Stabler confronts his mother, speaking hard about his childhood, her threats to leave, to die, as she makes a sand castle, two planes, two people, one never listening, incapable of feeling for the people near to her.

Later, she says she’s lived the life she wanted, and paid a terrible price for it.

It’s cheesy to see one’s self on a TV, to face your demons on network television, but suddenly, vividly, I saw what I’ve been doing to my family, to the people in my life, for years. Sure, the TV version is always the most extreme, but what’s better? A slow death, or a fast one?

The voids I’ve left in lives, the utter wrung outness I give to people, squeezing them dry of everything inch of life, of passion, all the while demanding more, telling them they’ve stolen mine. I’ve made people raw, I’ve started down a path that would have destroyed everything in my life, made ruin of my children.  All because I circled on myself, my own orbit, my planet around I the sun.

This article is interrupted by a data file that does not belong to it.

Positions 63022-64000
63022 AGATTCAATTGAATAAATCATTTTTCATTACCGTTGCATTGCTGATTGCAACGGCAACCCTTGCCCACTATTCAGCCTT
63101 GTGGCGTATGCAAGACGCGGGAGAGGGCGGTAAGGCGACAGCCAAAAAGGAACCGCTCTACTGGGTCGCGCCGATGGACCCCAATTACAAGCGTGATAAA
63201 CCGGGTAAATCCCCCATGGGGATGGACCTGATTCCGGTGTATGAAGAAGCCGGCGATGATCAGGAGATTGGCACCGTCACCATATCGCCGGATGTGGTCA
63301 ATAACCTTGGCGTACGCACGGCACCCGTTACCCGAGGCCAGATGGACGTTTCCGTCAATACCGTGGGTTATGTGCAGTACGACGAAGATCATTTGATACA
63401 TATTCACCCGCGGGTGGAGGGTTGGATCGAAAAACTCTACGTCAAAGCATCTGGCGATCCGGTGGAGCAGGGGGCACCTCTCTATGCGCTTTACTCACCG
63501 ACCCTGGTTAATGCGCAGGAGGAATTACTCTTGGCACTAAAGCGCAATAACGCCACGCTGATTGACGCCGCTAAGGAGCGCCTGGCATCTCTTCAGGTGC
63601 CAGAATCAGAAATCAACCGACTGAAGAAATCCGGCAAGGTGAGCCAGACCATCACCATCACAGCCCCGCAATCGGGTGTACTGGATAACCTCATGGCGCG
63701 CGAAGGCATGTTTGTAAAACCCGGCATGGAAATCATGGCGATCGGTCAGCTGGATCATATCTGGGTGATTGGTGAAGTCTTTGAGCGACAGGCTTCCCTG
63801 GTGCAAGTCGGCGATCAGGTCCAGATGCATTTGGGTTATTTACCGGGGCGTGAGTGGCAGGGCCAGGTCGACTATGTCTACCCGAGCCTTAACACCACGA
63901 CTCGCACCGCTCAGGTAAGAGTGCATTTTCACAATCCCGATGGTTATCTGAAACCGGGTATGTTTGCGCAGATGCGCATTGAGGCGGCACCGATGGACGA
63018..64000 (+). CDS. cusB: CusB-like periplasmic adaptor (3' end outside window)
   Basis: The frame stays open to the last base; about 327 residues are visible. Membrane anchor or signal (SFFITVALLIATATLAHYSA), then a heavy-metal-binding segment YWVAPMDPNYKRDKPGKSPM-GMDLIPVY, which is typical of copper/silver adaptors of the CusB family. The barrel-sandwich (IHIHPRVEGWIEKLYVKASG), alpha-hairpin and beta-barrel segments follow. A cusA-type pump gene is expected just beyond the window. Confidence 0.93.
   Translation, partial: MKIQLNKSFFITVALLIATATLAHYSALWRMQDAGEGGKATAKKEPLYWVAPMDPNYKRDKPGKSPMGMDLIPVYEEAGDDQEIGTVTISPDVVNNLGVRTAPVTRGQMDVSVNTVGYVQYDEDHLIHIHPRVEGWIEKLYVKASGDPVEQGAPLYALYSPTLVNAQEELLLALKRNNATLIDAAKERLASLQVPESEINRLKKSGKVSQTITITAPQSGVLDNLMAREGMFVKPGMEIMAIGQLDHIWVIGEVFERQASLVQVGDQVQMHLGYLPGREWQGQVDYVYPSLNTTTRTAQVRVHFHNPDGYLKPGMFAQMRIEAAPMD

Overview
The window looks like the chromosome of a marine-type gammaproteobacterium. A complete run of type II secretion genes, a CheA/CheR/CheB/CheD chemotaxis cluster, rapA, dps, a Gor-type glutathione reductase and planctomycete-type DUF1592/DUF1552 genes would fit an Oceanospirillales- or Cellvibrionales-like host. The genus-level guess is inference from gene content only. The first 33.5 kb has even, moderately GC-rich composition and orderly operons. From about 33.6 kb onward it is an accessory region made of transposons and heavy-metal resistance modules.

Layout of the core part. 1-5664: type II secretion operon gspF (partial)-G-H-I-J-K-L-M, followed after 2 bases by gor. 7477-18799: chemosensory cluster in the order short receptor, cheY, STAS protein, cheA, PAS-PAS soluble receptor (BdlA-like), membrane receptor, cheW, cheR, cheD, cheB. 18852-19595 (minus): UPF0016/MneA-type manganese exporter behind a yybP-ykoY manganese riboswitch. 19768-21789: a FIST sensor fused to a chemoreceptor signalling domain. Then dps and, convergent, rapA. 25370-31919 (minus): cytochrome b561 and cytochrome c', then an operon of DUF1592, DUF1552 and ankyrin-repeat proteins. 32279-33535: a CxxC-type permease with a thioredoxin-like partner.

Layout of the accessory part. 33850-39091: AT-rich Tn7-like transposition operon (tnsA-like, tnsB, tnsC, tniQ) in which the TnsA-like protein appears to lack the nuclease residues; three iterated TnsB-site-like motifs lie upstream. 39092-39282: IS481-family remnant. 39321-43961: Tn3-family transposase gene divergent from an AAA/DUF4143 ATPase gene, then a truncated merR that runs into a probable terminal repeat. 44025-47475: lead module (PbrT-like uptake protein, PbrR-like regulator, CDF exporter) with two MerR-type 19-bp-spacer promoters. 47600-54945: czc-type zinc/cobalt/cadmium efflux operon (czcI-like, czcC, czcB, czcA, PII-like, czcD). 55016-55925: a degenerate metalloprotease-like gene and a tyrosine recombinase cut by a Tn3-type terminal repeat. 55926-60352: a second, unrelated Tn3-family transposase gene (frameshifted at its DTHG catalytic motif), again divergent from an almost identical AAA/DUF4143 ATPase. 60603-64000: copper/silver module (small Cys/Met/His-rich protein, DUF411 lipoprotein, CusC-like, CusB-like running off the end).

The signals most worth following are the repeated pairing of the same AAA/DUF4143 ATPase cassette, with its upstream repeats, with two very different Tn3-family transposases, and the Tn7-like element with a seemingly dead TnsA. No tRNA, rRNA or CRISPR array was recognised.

Oh how I saw that last night. How my heart cracked and shuddered, with that awful realization of who I have been, what this disease makes me into. What it could become, who I could be. Who I do not ever want to be.

I could be worse. I’ve never spent thousands of dollars on a spending binge-I’ve been too poor for that. But I’ve ran multiple credit cards up to the edge, destroyed my credit. I never ran around sleeping with everyone, but hey, I was never that attractive. Likely, without marriage to tether me, I could have at times. I’ve always felt one step away from catastrophe.

Then I fell into it, and came out of it and now I’m sitting here wondering how anyone could last though all of that, how I could possibly be in anyway redeeming, worthy of lasting through the hell that I’ve been lo these many years.

How crushing to discover you’ve been not only bad, but horrid. Like a haze clearing from an early morning highway, I can see the road ahead, and the carnage I’ve left in my wake, and no amount of apologizing, no amount of trying could ever make it right.

And that scares me, as does the image of my future, bereft of those I love.

I’ve made changes. I know that if I stick to this path, my future is open and wide and full of love. But it’s hard, and I’m frightened of my very easy weakness. I’m frightened of myself.